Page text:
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Jonathan Woolf
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Hermann Scherchen - de Purcell à Varèse
Franz SCHUBERT (1797-1828)
Symphony No. 5 D485 (1816) [26:52]
Symphony No. 6 D589 (1822) [31:28]
Henry PURCELL (1659-1695)
The Fairy Queen (extracts) (1692) [11:13]
Wolfgang Amadeus MOZART (1759-1795)
Symphony No. 29 K201 (1774) [23:02] Edgar VARÈSE (1883-1965)
Déserts (1954) [27:32]
Vienna Symphony Orchestra, recorded 1950 (Schubert Symphony 5)
Vienna State Opera Orchestra, recorded 1951 (Schubert Symphony 6)
RTF Radio Symphony Orchestra, live recording 1954 (Purcell and Mozart)
Orchestre National de France, world premiere 2 December 1954 at the Théâtre des Champs-Elysées de Paris (Varèse)
TAHRA 599-600 [59:02 + 62:17]

Ever wished you’d been at the premiere of the Rite of Spring? Ever wondered what it must have sounded like, with all those boos and whistles? Well, use some imagination and this performance of the 1954 premiere of Varèse’s Déserts might just do the trick. The theatre is the same one that saw the premiere of the Rite about forty years before, the Théâtre des Champs-Elysées. And boy can those Parisians vent displeasure; I’ve never heard anything like it.

The concert was given on 2 December and I was curious to see what Scherchen contrasted it with; Tchaikovsky’s Pathétique. The problems – or fun – begin around 5:45 when the tape is first introduced. It inspires a Gallic largesse of boos, whistles, catcalls and shushing noises. Things simmer away until five minutes later when at a seemingly innocuous point in the proceedings shouts and jeers erupt, followed by sympathetic applause – directed presumably at the orchestra and Scherchen. By 12:24 laughter is in the air and at 14:15 someone shouts out in derision. Unrest continues until by 19:00 collective hysteria seems to have set in. Wild applause, laughter, boos, applause and chanting rent the air. Two minutes of incredulous laughter and approbation greet the end of the work. All right, this is more gladiatorial than musical but full marks to the Parisians. At least they care.

After which the rest of the programme seems somehow amazingly sane. There are brief, big band extracts from Purcell’s The Fairy Queen, here given under its Shakespearean name in French. Scherchen also did service for Rameau in this series of concerts in the French capital. This concert, with Purcell and the Mozart, was given in January 1954. Scherchen brings accustomed gravity to bear, lacing the Puck scene with the dignity of a Sarabande and bringing a veritably Passacaglia-like intensity to the final scene.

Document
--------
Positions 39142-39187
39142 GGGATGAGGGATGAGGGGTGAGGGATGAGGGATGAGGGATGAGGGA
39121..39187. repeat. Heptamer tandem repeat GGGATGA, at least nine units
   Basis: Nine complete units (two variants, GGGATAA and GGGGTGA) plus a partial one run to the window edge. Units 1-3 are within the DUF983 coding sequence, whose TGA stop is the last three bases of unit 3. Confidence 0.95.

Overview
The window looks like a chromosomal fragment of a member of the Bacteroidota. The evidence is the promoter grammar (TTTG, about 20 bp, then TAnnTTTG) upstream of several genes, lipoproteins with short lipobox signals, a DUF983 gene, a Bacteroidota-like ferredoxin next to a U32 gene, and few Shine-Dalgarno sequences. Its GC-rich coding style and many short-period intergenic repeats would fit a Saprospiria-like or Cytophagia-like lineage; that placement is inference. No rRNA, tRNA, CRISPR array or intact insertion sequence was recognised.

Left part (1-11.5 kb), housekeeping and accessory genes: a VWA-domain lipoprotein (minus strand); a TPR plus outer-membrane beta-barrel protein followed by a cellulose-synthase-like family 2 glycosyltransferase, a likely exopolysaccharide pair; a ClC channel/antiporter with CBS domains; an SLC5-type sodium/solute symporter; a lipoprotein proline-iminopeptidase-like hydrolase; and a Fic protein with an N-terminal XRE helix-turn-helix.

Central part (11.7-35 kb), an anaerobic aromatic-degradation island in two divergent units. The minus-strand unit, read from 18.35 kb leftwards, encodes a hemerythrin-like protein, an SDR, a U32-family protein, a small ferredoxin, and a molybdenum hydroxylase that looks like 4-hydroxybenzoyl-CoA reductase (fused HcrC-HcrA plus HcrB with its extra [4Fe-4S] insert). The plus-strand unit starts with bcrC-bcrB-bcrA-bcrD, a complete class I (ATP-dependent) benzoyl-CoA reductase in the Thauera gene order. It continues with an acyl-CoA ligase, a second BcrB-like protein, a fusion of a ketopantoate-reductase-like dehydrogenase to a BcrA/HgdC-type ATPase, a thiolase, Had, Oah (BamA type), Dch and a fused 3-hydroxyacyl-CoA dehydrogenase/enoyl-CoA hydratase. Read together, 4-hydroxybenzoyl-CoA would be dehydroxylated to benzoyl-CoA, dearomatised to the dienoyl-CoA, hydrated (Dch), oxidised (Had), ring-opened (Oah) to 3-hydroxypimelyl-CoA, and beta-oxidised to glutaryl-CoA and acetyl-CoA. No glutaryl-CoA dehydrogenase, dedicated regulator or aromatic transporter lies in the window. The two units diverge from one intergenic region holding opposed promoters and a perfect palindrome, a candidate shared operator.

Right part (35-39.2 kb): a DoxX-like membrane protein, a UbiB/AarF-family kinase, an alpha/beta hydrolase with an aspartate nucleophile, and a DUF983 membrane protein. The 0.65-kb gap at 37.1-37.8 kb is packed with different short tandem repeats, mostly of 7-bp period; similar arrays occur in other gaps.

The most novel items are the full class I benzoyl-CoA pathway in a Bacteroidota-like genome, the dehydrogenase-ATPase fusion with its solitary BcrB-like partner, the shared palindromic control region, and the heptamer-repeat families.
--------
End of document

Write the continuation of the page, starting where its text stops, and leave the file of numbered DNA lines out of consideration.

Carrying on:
His Mozart Symphony is unostentatious. Once over some ensemble imprecisions this is a sane, middle-of-the-road performance, neither over perfumed, as Beecham was inclined to be in the slow movement, or callously driven. Maybe it’s a touch stolid here and there but it gathers momentum and confidence as it goes; the last two movements are fine.

The two Schubert symphonies derive from commercial recordings made for Ultraphon in 1950 and 1951. Both were recorded in Vienna. The Fifth is fast, energetic and dynamic. But unlike the Mozart this one definitely lacks Beecham’s wit and affection. Phrasing is inclined to be matter of fact and the wind players are not given enough time to phrase optimally. The slow movement is warmly done though orchestral pitch sags toward the end. The Minuet is possibly the best movement – bluffly charismatic. The Sixth symphony followed a year later. It’s big and bluff. The flutes shine in the slow movement and the trumpets sound cracking and crisp in the finale. Scherchen reserves the best for last with a verveful finale. Overall though it’s a reading that ultimately lacks distinction.

This is another in the long line of essential releases for the Scherchen admirer – it’s been splendidly realised all round. Pugilists and admires of sporting combustion might appreciate the atrocities visited on the Varèse – but in any case this disc represents Scherchen the exploratory analyst as much as the Viennese inheritor.

Jonathan Woolf



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